Good things have always come in small packages for Crittson Financial Corp.
A servicer of credit card programs for nearly a decade, the Elkhart, Ind., company has focused almost exclusively on small banks - usually those with under $300 million of assets.
Unlike most similar processors, Crittson provides a full-service, soup-to-nuts array of back-office support to banks that may not have the wherewithal to handle all those functions themselves.
Through agreements with Financial Card Services, a Banc One Corp. unit in Columbus, Ohio, and the Westlake, Ohio-based Bancsystems Association, Crittson operates on both the merchant processing and card-issuing sides of the business.
Its customers, in 24 states predominantly in the Midwest, typically have only about 1,000 accounts and $700,000 in outstanding card balances. On the average, the banks deal with about 200 merchants.
To put it into perspective, Crittson's 250 customers' aggregate client base of 380,000 accounts is equal to the 75th-largest credit card issuer in the country.
A Helping Hand
Crittson was established in March 1984 by Robert Crothers and Dennis Lochmandy, who are preparing to pass the reins to a new generation of management. Robert Gordon and Ken Howard, currently president and vice president of operations, are already assuming more of a leadership role.
Both Mr. Crothers and Mr. Gordon said the changes at the top will not alter Crittson's mission. Ushering small banks into the card business will be paramount.
Crittson enables some banks that are "uncomfortable" about committing to a credit card program to enter the business, Mr. Crothers said.
While the servicer's growth may not have been as rapid as that of some third-party processors catering to large b;inks, the company did sprout from three employees and $75,000 in initial capital to more than 100 employees and $6.5 million in capital today.
"We're trying to fill a niche that the large processors don't want to deal with," said Mr. Gordon.
Out of the Loop
Before starting their own programs, many of Crittson's banks initially entered into servicing or agent contracts with larger banks that controlled approvals, rates, and credit line limits.
That."pretty much left them out of the decision-making process," Crothers said. The special aid that Crittson provides small bank programs lies in the turnkey nature of the service.
As most small banks do not have the staff or systems to run all the back-office services, Crittson handles all disputes, chargebacks, computer systems, and account processing.
"We handle the details," Mr. Gordon said.
The community banks that make up the majority of Crittson's client base offer cards and merchant services almost entirely within their communities, according to Mr. Gordon. That gives the banks an invaluable familiarity with their cardholders.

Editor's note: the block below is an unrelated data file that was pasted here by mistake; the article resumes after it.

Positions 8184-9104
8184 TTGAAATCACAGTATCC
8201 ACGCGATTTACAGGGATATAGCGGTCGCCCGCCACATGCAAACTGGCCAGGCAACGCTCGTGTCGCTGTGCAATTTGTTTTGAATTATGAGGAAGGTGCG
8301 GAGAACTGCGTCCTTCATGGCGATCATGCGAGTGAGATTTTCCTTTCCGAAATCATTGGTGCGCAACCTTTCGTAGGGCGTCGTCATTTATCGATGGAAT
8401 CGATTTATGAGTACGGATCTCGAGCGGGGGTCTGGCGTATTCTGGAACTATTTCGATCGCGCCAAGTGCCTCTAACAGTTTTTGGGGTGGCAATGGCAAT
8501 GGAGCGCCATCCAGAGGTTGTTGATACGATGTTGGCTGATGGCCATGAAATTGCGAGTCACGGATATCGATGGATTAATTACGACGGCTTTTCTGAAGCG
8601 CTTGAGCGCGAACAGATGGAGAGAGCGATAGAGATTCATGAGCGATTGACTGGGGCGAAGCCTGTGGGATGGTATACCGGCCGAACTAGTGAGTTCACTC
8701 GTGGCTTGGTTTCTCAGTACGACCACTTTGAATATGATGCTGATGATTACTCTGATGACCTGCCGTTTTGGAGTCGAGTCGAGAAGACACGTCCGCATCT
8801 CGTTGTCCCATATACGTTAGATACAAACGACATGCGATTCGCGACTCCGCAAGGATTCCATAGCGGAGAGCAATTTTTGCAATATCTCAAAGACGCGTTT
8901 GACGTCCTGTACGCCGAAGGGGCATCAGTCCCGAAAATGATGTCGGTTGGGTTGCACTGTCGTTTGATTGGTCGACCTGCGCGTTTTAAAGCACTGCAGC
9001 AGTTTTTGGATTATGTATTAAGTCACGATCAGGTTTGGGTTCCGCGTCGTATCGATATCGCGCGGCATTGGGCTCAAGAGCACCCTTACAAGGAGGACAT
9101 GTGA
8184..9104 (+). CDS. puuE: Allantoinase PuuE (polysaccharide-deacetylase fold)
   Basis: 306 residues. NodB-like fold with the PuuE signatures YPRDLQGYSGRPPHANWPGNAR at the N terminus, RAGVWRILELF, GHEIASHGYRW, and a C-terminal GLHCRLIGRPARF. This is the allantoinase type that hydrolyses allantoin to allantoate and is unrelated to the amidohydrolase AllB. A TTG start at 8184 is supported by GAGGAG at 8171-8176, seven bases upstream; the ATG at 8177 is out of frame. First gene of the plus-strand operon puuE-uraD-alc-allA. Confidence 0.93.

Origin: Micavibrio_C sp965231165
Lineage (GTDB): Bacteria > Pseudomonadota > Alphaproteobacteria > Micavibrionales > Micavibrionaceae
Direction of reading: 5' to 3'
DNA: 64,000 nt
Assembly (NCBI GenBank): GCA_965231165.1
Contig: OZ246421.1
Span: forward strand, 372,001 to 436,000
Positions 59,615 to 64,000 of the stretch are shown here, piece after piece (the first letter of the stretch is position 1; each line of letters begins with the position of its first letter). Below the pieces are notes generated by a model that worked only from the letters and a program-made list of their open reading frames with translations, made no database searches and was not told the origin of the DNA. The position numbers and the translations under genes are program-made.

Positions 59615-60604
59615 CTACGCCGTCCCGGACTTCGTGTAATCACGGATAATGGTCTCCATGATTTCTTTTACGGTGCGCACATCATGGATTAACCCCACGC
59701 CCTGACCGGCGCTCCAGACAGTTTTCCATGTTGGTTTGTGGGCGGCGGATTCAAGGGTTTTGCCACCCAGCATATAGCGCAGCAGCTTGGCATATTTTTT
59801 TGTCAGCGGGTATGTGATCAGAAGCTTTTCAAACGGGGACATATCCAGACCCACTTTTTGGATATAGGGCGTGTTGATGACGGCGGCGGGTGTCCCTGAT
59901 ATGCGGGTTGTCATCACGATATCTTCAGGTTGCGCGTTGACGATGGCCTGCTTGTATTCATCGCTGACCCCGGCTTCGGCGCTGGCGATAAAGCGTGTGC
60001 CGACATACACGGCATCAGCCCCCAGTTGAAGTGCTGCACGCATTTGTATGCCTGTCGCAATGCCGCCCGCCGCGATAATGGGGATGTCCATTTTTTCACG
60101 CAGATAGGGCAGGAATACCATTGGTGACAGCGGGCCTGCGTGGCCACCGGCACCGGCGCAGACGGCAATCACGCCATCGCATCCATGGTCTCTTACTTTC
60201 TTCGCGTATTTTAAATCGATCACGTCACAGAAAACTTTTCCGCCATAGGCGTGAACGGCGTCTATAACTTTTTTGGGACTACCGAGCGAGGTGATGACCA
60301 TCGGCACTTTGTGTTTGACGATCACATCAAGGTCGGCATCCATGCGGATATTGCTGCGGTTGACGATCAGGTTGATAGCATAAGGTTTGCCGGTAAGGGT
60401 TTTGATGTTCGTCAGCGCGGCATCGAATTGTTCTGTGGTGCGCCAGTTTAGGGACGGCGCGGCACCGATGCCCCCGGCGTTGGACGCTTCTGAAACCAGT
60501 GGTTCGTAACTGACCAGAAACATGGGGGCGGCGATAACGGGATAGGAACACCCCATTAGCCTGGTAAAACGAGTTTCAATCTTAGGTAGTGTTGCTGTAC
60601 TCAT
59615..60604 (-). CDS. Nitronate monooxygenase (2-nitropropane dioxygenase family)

"Our customers, as a rule, do not leave local communities to issue," he said. The banks stay competitive with larger national issuers by charging low fees and interest rates - about 15% on average, with some as low as 10% - and by maintaining strict underwriting standards and collection procedures.
While Visa statistics put the national delinquency rate at 5% and losses at 3.5% of outstandings, Crittson claims that its clients have averaged 2.65% and 1.2%, respectively, over the past two years.
For Crittson's largest client bank, United Postal Savings Association in St. Louis, the numbers added up to a highly successful program on a smaller than average scale.
With 1.4 billion in total assets and 22 branches throughout Missouri, United Postal had previously acted as an agent for a larger bank in its credit card program. Dissatisfied with the lack of control and yielding only part of the fee income, the bank enlisted Crittson's services to mount its own program in 1989, according to Nancy Chapman, the bank's vice president.
"We weren't experts in that area," Ms. Chapman said.
Variety of Offerings
With Crittson's servicing, the bank now offers a variety of credit plans providing lowered annual fees and rates, or fixed rates - between 9.9% and 17.9% - based on the cardholder's behavior and balance. Since the program's inception, the bank has built up 40,000 card accounts and $22 million in outstanding balances.
"One of the most important factors," Ms. Chapman said, "was that they were flexible with us, adaptable, and very open to new ideas."
Looking Beyond the Midwest
Although the mission remains the same, Crittson is looking to expand its reach in the credit card servicing market beyond its current stronghold in the Midwest.
Currently the company handles accounts in 24 states, but according to Mr. Gordon, it will look to increase its presence from New York to California.
"We want to grow, and show banks the opportunities that they're passing up," he said.